Friday, September 19, 2008

Spain Bans EHAK

Another day, another Basque political party banned thanks to a law that reminds us that Francisco Franco's ideology is alive and kicking in Spain.

The main stream media, as usual, has been repeating the same header: "Spain bans another party for ties with ETA".

Therein lies the problem, when they say another they point to the fact that there has been other bans, which takes us to the first Basque political party banned in "democratic" Spain: Batasuna.

Yes, Batasuna was banned back in 2003 accused of being ETA's political wing. Five years later and the Spanish government has been unable to produced one single piece of evidence to support the accusation, despite having seized documents and computers the night that their para-military forces raided Batasuna's headquarters and offices all over Euskal Herria.

The case ended up in Strasbourg and a verdict regarding if Batasuna is or is not ETA's political wing has not been reached, yet, Spain bans EHAK stating that they took over Batasuna.

Here you have The International Herald Tribune's article regarding the most recent case of Apartheid like repression by Spain against the Basque people:

Spain: another Basque party banned

MADRID, Spain: The Spanish Supreme Court has banned a Basque nationalist party on grounds that it is linked to the armed group ETA, the third ruling this week against pro-independence groups in the troubled region.

The court outlawed the Communist Party of the Basque Lands on grounds it is a tool of Batasuna, the banned political wing of ETA.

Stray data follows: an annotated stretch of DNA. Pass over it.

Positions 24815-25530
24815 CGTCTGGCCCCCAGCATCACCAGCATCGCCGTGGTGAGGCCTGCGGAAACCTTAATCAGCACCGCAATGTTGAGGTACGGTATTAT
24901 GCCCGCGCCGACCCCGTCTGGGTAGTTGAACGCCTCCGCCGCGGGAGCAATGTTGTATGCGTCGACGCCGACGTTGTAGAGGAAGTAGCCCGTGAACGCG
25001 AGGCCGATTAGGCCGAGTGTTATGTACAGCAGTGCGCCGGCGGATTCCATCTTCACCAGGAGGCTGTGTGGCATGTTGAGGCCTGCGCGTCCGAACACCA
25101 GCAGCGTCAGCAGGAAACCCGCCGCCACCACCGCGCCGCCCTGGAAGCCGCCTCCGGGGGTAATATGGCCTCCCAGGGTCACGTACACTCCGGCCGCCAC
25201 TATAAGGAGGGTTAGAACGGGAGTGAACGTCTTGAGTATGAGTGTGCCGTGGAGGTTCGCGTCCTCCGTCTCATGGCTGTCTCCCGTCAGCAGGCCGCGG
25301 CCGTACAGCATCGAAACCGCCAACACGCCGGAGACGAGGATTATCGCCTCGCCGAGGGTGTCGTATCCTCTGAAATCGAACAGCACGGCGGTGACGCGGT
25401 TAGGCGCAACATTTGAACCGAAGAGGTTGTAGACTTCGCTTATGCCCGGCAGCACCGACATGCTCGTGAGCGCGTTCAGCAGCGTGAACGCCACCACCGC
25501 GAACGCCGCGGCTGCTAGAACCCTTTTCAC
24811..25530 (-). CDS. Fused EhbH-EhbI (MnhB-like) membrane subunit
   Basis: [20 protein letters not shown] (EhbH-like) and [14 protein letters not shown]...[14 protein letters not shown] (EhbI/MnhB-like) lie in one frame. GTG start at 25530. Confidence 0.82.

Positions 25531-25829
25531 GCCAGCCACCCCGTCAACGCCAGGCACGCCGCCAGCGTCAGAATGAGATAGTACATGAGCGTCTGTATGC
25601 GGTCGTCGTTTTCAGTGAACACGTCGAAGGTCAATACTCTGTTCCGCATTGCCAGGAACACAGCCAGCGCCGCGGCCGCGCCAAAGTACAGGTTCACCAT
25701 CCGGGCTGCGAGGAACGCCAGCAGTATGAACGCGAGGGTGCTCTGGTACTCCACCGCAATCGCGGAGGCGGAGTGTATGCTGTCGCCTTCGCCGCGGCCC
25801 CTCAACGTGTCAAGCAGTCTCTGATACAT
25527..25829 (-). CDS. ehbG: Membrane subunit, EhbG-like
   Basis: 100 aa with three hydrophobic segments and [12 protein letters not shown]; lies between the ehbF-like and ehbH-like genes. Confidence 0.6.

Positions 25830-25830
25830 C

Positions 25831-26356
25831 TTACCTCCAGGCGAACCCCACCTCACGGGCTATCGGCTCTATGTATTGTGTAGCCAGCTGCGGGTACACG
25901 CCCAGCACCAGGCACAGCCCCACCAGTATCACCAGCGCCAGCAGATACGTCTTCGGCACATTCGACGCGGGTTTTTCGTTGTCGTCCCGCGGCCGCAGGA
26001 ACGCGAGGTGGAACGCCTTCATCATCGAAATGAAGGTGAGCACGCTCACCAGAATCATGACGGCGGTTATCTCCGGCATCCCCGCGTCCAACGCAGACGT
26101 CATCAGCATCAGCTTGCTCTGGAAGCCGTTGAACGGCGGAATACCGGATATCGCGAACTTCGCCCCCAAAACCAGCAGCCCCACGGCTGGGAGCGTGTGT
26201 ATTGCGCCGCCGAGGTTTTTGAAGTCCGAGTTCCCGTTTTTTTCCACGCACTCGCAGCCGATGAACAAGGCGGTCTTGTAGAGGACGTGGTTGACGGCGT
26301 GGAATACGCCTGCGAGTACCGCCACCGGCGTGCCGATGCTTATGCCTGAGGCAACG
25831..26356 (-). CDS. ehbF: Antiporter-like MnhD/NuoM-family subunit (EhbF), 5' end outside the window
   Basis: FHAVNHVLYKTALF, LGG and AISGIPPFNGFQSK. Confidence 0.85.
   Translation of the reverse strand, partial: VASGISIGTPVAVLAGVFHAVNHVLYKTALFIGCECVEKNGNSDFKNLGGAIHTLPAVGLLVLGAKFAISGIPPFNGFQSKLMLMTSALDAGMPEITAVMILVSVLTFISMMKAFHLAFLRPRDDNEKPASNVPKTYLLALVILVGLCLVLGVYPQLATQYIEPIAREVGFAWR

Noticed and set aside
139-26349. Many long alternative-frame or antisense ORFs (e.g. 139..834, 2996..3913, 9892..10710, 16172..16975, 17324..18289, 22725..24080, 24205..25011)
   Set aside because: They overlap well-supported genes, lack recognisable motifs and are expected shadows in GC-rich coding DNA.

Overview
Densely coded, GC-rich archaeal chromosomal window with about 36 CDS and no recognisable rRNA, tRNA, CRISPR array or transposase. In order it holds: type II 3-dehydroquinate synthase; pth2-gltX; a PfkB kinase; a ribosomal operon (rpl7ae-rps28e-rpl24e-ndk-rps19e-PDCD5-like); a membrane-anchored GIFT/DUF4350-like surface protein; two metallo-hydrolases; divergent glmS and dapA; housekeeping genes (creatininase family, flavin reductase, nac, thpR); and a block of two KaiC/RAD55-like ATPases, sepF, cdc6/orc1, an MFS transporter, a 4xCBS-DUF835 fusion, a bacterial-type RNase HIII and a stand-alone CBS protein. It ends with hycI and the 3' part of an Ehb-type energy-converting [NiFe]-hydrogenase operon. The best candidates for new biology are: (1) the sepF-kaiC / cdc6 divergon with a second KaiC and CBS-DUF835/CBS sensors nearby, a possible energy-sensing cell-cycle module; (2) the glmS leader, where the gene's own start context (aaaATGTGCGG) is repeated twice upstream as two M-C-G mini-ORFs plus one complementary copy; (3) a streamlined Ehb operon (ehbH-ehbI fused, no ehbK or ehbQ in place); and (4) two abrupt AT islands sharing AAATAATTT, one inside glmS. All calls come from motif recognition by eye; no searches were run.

The move announced Thursday night means the government will shut down the party's offices and seize its assets. The nine party members who hold seats in the Basque regional parliament will retain them but will be stripped of party affiliation.

Earlier this week the court outlawed another pro-independence party, Basque Nationalist Action, and Gestoras Pro Amnistia, an advocacy group for jailed ETA members. In both cases the court cited links to ETA.

The Communist Party of the Basque Lands won its seats in the 75-member Basque Parliament in 2005. Prior to that election, Spain's opposition conservative Popular Party had pressed the Socialist government to file suit and have the party banned under a law devised specifically to go after Batasuna, which was outlawed in 2003.

The Spanish attorney general refused, however, saying there was insufficient evidence. Conservatives complained that this allowed ETA to retain a voice in the parliament.

In 2006, the government negotiated with ETA after the group declared a cease-fire. The peace talks failed and ETA resumed violence in a matter of months.

In January of this year the government did move against the Communist Party of the Basque Lands and Basque Nationalist Action, asking the Supreme Court to declare them illegal.

The Popular Party welcomed the latest Supreme Court ruling, but said it came too late.

The party's spokesman on judicial affairs, Federico Trillo, said the conservatives will ask Attorney General Candido Conde-Pumpido to appear in Parliament and explain why the government now felt the two parties had to be banned, but did not think so in 2005.

"Those who have had an unexplainable and unexplained change of criteria must assume their political responsibilities," Trillo said Thursday night.

Notice how Spain's politicians haggle about the issue of timing when in reality they work together when it comes to removing the political options for the Basque society to excercize its right to have political representation.

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